While one terror battle has ended, the next one looms in the shadows on the southern Philippine island of Mindanao.
Five months after the Islamic State-aligned Maute Group laid destructive siege to the southern city of Marawi, Defense Secretary Delfin Lorenzana announced on October 23 the end of government operations to liberate the city from the militants.
“The Philippine security forces, aided by its government and massive support of the Filipino people, have nipped the budding terrorism infrastructure and defeated terrorism in the Philippines,” he said.
At the same time, Lorenzana acknowledged that the tactical triumph in Marawi will not eliminate Islamic State’s ideology in the Philippines, and called for stronger regional cooperation to fight the rising threat the terror group poses to Southeast Asia as fighters return home from the battlefields of Iraq and Syria.
The call comes ahead of this week’s Association of Southeast Asian Nations summit in Manila, where global leaders will be in attendance. Security forces have amped up their vigilance against a possible Islamic State-inspired retaliatory attack on the global meeting.
Some 60,000 police, soldiers and other law enforcement operatives have been deployed to secure heads of states, including US President Donald Trump, along with some 3,000 delegates who will hold crucial meetings on politics, security and economics.
A day before President Rodrigo Duterte announced the liberation of Marawi, troops killed Isnilon Hapilon, Islamic State’s designated emir in Southeast Asia and leader of the local Abu Sayyaf militant group, and Omar Maute, one of the two Maute brothers who led the months-long siege.
Hapilon’s presumed deputy, Malaysian Mahmud Ahmad, and Omar’s militant brother, Abdullah Maute, are also believed to have been killed in the Marawi fighting.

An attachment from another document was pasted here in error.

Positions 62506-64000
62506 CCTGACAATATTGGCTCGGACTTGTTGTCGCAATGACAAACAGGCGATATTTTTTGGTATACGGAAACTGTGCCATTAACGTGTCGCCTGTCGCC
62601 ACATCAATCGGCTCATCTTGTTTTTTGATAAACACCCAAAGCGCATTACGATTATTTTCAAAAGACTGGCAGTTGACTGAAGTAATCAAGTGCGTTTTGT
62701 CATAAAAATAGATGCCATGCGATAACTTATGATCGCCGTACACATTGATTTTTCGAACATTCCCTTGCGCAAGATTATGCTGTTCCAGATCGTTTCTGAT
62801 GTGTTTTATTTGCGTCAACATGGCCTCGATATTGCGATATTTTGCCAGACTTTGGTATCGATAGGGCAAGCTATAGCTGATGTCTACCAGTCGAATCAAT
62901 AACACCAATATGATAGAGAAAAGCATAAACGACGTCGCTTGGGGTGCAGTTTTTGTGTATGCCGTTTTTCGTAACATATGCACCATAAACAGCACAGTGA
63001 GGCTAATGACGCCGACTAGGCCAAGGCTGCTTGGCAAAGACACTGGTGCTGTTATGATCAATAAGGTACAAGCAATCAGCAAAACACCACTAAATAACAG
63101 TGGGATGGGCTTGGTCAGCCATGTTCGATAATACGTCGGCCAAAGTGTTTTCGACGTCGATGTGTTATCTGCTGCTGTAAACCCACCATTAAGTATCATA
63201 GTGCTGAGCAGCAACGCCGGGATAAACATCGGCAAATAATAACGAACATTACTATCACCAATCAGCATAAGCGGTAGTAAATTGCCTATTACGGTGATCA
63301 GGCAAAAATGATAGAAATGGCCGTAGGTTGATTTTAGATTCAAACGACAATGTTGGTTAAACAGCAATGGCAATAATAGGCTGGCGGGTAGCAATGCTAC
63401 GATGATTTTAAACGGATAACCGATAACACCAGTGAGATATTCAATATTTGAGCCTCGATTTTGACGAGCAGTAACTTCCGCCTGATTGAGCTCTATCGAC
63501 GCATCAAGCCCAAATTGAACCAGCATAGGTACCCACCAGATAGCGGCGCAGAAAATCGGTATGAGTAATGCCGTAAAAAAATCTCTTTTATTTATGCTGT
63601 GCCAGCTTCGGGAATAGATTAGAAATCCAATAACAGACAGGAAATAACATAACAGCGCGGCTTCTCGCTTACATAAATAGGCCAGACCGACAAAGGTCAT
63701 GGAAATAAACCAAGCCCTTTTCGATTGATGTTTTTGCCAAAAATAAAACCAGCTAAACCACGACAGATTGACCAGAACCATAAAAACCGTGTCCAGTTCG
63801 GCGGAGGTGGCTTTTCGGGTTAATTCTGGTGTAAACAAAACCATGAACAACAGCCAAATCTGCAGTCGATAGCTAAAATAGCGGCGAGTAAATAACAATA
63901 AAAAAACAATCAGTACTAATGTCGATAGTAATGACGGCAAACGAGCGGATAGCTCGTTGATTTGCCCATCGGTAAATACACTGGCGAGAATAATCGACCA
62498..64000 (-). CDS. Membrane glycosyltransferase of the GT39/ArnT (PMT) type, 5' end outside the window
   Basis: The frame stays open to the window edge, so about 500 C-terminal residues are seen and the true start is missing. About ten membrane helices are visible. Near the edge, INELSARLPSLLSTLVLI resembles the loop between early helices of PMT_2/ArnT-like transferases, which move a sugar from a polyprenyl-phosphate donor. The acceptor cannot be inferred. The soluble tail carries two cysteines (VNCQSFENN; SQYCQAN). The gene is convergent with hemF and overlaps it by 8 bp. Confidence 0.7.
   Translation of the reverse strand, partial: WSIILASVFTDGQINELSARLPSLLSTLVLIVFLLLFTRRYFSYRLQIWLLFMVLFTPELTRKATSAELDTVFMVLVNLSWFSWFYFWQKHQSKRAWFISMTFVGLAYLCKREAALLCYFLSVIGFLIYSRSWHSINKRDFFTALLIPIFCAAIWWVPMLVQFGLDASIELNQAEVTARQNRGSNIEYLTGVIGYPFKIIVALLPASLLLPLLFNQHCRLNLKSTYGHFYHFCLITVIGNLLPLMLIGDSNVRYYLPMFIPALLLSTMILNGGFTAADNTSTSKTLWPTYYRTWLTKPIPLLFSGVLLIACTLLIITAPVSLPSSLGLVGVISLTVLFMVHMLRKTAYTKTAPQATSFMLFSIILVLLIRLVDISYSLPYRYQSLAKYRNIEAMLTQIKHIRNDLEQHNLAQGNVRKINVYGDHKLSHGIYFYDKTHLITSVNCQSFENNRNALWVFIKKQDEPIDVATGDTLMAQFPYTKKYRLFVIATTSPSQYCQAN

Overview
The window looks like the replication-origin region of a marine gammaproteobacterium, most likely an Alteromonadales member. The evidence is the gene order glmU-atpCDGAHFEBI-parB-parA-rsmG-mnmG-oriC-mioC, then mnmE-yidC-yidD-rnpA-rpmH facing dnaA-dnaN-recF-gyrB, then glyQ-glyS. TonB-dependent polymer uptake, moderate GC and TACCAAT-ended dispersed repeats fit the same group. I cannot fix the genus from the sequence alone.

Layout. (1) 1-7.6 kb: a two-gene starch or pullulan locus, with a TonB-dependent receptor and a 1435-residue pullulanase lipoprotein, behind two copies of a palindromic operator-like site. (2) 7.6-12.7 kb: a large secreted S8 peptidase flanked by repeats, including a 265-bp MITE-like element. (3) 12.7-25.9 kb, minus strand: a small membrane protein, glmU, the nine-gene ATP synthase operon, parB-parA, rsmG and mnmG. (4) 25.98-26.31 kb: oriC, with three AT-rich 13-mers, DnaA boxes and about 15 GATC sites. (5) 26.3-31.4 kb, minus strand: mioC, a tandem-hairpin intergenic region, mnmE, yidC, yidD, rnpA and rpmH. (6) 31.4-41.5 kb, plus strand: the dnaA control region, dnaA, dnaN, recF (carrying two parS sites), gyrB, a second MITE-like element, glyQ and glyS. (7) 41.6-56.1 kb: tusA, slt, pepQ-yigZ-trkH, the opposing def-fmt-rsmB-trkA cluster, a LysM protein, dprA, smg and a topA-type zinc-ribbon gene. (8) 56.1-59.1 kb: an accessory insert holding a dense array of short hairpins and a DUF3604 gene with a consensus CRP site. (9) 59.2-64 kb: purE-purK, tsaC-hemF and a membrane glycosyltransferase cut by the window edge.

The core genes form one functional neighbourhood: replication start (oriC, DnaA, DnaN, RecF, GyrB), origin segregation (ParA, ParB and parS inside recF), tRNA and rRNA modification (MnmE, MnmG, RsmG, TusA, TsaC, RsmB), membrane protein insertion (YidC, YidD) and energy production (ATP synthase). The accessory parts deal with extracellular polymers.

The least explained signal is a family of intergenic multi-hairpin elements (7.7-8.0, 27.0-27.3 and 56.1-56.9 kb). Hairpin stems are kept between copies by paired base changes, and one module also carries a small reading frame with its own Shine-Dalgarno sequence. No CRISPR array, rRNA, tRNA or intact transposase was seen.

Yet regional security analysts have warned Philippine security officials to remain on high alert in the aftermath of the siege, from which hundreds of thousands of displaced civilians are slowly starting to return from evacuation centers to their ruined lakeside city.
“The death of Hapilon and Omar Maute will definitely create a tactical setback for pro-Islamic State groups in Mindanao,” said Rommel Banlaoi, chairman of the Manila-based Philippine Institute for Peace, Violence and Terrorism Research, a think tank. “But this will not mean the end of violence in the southern Philippines and beyond.”
Lorenzana told media that his forces are still looking for Malaysian militant Amin Baco, who he described as Islamic State’s likely new designated emir in the region.
Baco, linked with regional terror group Jemaah Islamiyah, is known to be an expert bomb-maker who reportedly trained under Malaysian militant Zulkifli bin Hir, alias Marwan, who was killed in Maguindanao province in 2015 in a fierce firefight that left 44 Philippine police commandoes dead.
Reuters quoted an anonymous army colonel as saying Baco could be hiding in Maguindanao or the southern island of Jolo. While his links to Islamic State were until now not known to be particularly strong, the official said he was well-placed to serve the emir role due to his familiarity with local extremist groups.
Analysts say attacks could also be organized by Puruji Indama, an Abu Sayyaf chieftain based in the island province of Basilan who formed the Abu Dujana Battalion of the Soldiers of the Caliphate in East Asia.
Banlaoi anticipates possible new attacks from Naim Mujahid’s Ansar Khilafa Philippines militant group which has pledged allegiance to Islamic State. Formed in 2014, the group is based in Sarangani province near General Santos City, a backdoor entry point to the Philippines from Indonesia’s Sulawesi and Kalimantan provinces where Islamic militancy has long thrived.
Mujahid has strong links with Mahmoud Ahmad, the Malaysian academic who helped to fund and fought alongside the Maute Group in Marawi. The military has claimed to have killed Mahmoud, who is believed to have been operating in Mindanao since 2014, but his death has still not been independently verified.
Banlaoi also points to the Bangsamoro Islamic Freedom Fighters (BIFF), a militant group that broke away from the Moro Islamic Liberation Front (MILF) for making peace with the government, as another dangerous pro-Islamic State group capable of stirring chaos in Mindanao.